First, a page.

3 Simple Techniques for Increasing Small Business Employee Engagement

by / Friday, 27 June 2014 / Published in Small Business Hiring

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Managing employees is not an easy feat, especially within the often hectic environment of a growing small business. However, it is precisely in this type of environment that the engagement levels of employees have the biggest overall impact on productivity, since with fewer staff and many different things that still need to be done, whether or not an employee can be counted on to get things done and stay accountable will have a disproportionate impact on the productivity of their peers and ultimately the entire organization. For this reason, cultivating employee engagement should be a high priority for business owners, with attention paid to the positive and negative effects of encouragement on each member of staff.

Give feedback. This is an often stated staple of management technique, however in a small business context where communications are generally quite fluid and occur regularly regardless, business owners may not feel that there is a need to give feedback within the thick of business operations. However, this discounts the difference between day to day communications and actual guiding feedback for the purpose of reaffirming goals and giving credit where credit is due. You may think that your employees already know when they have done a good job and when they need to improve, and this may in fact be the case in many circumstances, but the added value of taking time to reaffirm a relationship face to face can bring a sense of personal connection and immediacy back to a workday that otherwise may become too routine for creative problem solving to remain strong. Remember that you are the leader of your organization and therefore it is in your own best interest to try to inspire the best in your employees.

Encourage multiple perspectives. Attacking a problem from many different angles will allow you and your employees to arrive at a much more tailored and well thought out solution to the many roadblocks that arise during a typical work week. In order to benefit fully from the range of your employee’s talents, utilizing their unique perspectives is a must. This goes hand in hand with giving feedback, since ideally a strong rapport will exist between employees and managers that makes feedback into a two-way street in the interest of optimizing processes and identifying constraints at each level.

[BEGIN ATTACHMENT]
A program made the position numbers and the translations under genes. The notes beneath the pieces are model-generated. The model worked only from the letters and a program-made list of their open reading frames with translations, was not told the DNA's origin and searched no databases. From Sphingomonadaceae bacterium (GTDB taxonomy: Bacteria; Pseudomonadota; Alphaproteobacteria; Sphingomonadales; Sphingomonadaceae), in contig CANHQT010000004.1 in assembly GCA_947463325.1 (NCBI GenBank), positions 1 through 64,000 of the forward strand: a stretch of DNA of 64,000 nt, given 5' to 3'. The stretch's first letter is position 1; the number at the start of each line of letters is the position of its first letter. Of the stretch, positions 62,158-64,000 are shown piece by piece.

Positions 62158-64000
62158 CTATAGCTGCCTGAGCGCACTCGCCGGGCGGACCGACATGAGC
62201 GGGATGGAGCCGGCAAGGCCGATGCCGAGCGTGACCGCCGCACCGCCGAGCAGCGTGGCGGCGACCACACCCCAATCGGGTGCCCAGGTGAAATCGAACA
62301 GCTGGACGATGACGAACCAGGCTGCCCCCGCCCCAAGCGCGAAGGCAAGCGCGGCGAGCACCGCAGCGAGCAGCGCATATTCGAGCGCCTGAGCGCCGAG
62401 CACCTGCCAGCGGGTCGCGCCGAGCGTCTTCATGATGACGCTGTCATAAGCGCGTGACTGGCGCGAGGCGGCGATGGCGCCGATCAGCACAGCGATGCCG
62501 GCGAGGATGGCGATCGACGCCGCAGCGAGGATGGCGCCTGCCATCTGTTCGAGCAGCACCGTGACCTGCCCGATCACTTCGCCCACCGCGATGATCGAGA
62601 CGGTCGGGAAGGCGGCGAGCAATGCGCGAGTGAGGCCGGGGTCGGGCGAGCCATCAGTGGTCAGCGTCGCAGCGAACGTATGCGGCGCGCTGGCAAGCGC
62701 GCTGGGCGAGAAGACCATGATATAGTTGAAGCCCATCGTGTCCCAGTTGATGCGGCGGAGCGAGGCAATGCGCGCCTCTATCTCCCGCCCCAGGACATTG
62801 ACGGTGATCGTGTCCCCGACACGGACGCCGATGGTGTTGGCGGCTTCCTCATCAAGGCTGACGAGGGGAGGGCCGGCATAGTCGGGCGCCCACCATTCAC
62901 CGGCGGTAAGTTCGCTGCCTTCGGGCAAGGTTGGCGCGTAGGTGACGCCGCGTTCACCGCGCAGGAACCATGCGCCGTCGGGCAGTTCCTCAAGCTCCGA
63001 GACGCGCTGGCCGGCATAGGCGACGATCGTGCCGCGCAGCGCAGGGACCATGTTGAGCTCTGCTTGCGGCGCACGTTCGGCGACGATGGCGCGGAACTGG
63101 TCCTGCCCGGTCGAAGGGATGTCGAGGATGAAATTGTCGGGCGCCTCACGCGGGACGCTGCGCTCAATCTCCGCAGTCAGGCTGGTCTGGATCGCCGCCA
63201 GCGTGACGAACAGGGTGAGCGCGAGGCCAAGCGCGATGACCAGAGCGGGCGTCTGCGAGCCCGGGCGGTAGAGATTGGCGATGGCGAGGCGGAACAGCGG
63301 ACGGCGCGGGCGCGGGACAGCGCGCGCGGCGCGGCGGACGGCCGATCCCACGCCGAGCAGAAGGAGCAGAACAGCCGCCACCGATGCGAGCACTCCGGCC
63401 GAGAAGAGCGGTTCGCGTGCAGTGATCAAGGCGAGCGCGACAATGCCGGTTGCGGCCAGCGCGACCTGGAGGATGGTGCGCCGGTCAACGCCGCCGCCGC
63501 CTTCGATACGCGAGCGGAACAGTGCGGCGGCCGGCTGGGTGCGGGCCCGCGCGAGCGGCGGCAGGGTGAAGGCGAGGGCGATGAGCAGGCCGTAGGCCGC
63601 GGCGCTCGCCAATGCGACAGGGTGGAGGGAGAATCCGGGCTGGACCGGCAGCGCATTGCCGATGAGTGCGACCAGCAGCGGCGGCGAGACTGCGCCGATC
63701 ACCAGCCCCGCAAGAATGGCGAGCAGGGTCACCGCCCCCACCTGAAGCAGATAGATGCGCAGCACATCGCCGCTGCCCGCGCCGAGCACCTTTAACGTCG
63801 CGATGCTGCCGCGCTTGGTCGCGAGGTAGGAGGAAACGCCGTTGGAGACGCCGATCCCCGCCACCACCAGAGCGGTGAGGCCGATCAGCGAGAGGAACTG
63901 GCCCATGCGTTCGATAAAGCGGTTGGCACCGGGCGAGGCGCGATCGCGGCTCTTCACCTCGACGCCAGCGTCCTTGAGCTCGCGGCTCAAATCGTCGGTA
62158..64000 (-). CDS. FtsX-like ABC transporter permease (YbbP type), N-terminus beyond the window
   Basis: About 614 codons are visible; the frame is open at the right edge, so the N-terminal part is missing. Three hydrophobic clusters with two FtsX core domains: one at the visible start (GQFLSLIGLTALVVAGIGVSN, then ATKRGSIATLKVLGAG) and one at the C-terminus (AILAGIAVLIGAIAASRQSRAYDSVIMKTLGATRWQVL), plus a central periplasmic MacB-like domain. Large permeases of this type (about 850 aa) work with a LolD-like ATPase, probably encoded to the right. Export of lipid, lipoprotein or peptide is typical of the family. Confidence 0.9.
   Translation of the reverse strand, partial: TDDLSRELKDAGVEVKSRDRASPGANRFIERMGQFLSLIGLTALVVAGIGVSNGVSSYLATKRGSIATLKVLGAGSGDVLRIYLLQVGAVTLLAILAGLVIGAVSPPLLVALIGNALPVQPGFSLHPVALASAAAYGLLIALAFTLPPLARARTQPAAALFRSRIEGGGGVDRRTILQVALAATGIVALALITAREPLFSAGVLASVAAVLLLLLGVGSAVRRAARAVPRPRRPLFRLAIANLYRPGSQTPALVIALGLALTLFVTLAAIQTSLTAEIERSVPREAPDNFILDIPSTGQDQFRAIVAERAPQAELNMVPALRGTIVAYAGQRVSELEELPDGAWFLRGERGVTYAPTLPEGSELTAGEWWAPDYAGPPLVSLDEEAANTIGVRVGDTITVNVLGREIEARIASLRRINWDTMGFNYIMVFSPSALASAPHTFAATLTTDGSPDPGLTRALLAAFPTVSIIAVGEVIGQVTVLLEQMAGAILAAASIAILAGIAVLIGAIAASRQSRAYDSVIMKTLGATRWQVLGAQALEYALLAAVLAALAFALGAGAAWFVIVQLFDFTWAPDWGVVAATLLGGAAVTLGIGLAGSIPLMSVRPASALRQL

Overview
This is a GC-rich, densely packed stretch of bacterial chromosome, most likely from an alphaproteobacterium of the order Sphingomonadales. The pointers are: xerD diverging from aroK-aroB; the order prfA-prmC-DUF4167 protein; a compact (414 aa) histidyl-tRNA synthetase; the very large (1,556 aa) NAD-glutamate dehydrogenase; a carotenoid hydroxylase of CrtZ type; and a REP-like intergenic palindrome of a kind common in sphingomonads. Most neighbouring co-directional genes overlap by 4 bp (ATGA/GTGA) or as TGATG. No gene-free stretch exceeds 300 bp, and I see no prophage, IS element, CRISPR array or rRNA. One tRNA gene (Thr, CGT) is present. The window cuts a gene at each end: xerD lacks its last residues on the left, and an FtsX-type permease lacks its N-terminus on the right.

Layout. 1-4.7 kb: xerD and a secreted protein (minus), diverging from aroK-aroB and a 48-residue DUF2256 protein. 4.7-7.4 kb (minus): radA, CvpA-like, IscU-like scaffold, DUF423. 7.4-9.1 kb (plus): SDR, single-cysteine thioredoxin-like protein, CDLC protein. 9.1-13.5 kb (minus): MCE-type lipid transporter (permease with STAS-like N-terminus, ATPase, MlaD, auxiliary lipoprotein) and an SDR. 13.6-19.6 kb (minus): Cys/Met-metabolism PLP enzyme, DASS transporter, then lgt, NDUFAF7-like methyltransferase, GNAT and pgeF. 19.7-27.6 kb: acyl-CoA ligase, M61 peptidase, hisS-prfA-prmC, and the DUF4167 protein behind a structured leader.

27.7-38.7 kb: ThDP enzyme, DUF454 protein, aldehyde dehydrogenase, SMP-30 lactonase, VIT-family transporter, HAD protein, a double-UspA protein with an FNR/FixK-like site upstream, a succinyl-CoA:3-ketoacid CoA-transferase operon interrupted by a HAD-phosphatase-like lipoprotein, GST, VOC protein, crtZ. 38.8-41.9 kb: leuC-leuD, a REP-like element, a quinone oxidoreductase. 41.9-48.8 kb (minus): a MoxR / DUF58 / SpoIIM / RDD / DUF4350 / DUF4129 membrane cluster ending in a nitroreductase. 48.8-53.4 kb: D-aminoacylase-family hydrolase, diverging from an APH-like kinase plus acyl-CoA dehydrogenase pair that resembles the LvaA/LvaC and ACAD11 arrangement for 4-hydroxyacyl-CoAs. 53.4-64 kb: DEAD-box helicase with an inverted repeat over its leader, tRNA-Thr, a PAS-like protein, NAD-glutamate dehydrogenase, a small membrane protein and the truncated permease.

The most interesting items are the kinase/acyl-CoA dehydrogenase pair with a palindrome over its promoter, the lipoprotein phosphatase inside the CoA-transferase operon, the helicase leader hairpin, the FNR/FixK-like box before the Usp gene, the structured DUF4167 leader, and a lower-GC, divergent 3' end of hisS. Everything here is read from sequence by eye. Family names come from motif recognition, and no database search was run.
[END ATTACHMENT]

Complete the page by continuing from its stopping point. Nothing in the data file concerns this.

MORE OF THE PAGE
Foster a sense of ownership. Too often employees can become alienated from their jobs by a feeling that they are not working for themselves. This often occurs because they lose sight of their long term goals, have a feeling that their work is unappreciated or that there is not any room for them to advance within their departments or the organization at large. In reality, promoting from within is often a sound small business strategy since training and bringing in management level personnel can be costly compared to bringing up the top talent in an organization with a sense of leadership and the goal of eventually having them take on senior positions. Employees who are brought up within an organization will frequently remain more strongly loyal, forgoing attempts to siphon away talent by other organizations with the promise of a strong leadership role in their current organization counterbalancing other offers.

Photo Credit to tableatny on Flickr

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